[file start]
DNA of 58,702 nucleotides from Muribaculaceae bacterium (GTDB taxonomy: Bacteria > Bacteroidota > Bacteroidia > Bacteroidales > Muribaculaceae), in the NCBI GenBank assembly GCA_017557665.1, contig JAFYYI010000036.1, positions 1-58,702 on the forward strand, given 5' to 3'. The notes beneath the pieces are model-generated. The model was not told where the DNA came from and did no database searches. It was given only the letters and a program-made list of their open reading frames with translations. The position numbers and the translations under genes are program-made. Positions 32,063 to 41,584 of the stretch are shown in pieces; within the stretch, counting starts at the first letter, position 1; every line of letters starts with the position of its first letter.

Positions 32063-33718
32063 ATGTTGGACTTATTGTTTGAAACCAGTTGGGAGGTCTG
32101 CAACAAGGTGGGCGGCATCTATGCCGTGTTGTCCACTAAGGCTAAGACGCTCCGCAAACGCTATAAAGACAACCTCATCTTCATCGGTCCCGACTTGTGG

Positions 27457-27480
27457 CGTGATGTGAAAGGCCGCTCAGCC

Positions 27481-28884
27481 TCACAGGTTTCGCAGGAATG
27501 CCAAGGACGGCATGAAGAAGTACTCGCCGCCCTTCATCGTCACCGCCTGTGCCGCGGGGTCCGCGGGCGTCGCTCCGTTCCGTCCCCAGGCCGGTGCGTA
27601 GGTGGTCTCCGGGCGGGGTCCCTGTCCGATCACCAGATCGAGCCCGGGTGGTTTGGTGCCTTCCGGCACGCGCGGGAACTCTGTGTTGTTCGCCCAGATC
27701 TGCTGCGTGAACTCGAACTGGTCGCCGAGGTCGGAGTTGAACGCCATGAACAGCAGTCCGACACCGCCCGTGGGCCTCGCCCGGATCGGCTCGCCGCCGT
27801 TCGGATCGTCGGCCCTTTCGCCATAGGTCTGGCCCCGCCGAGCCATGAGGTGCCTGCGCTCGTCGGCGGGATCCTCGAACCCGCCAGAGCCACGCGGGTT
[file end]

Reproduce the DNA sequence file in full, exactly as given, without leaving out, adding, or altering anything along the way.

DNA of 58,702 nucleotides from Muribaculaceae bacterium (GTDB taxonomy: Bacteria > Bacteroidota > Bacteroidia > Bacteroidales > Muribaculaceae), in the NCBI GenBank assembly GCA_017557665.1, contig JAFYYI010000036.1, positions 1-58,702 on the forward strand, given 5' to 3'. The notes beneath the pieces are model-generated. The model was not told where the DNA came from and did no database searches. It was given only the letters and a program-made list of their open reading frames with translations. The position numbers and the translations under genes are program-made. Positions 32,063 to 41,584 of the stretch are shown in pieces; within the stretch, counting starts at the first letter, position 1; every line of letters starts with the position of its first letter.

Positions 32063-33718
32063 ATGTTGGACTTATTGTTTGAAACCAGTTGGGAGGTCTG
32101 CAACAAGGTGGGCGGCATCTATGCCGTGTTGTCCACTAAGGCTAAGACGCTCCGCAAACGCTATAAAGACAACCTCATCTTCATCGGTCCCGACTTGTGG

Positions 27457-27480
27457 CGTGATGTGAAAGGCCGCTCAGCC

Positions 27481-28884
27481 TCACAGGTTTCGCAGGAATG
27501 CCAAGGACGGCATGAAGAAGTACTCGCCGCCCTTCATCGTCACCGCCTGTGCCGCGGGGTCCGCGGGCGTCGCTCCGTTCCGTCCCCAGGCCGGTGCGTA
27601 GGTGGTCTCCGGGCGGGGTCCCTGTCCGATCACCAGATCGAGCCCGGGTGGTTTGGTGCCTTCCGGCACGCGCGGGAACTCTGTGTTGTTCGCCCAGATC
27701 TGCTGCGTGAACTCGAACTGGTCGCCGAGGTCGGAGTTGAACGCCATGAACAGCAGTCCGACACCGCCCGTGGGCCTCGCCCGGATCGGCTCGCCGCCGT
27801 TCGGATCGTCGGCCCTTTCGCCATAGGTCTGGCCCCGCCGAGCCATGAGGTGCCTGCGCTCGTCGGCGGGATCCTCGAACCCGCCAGAGCCACGCGGGTT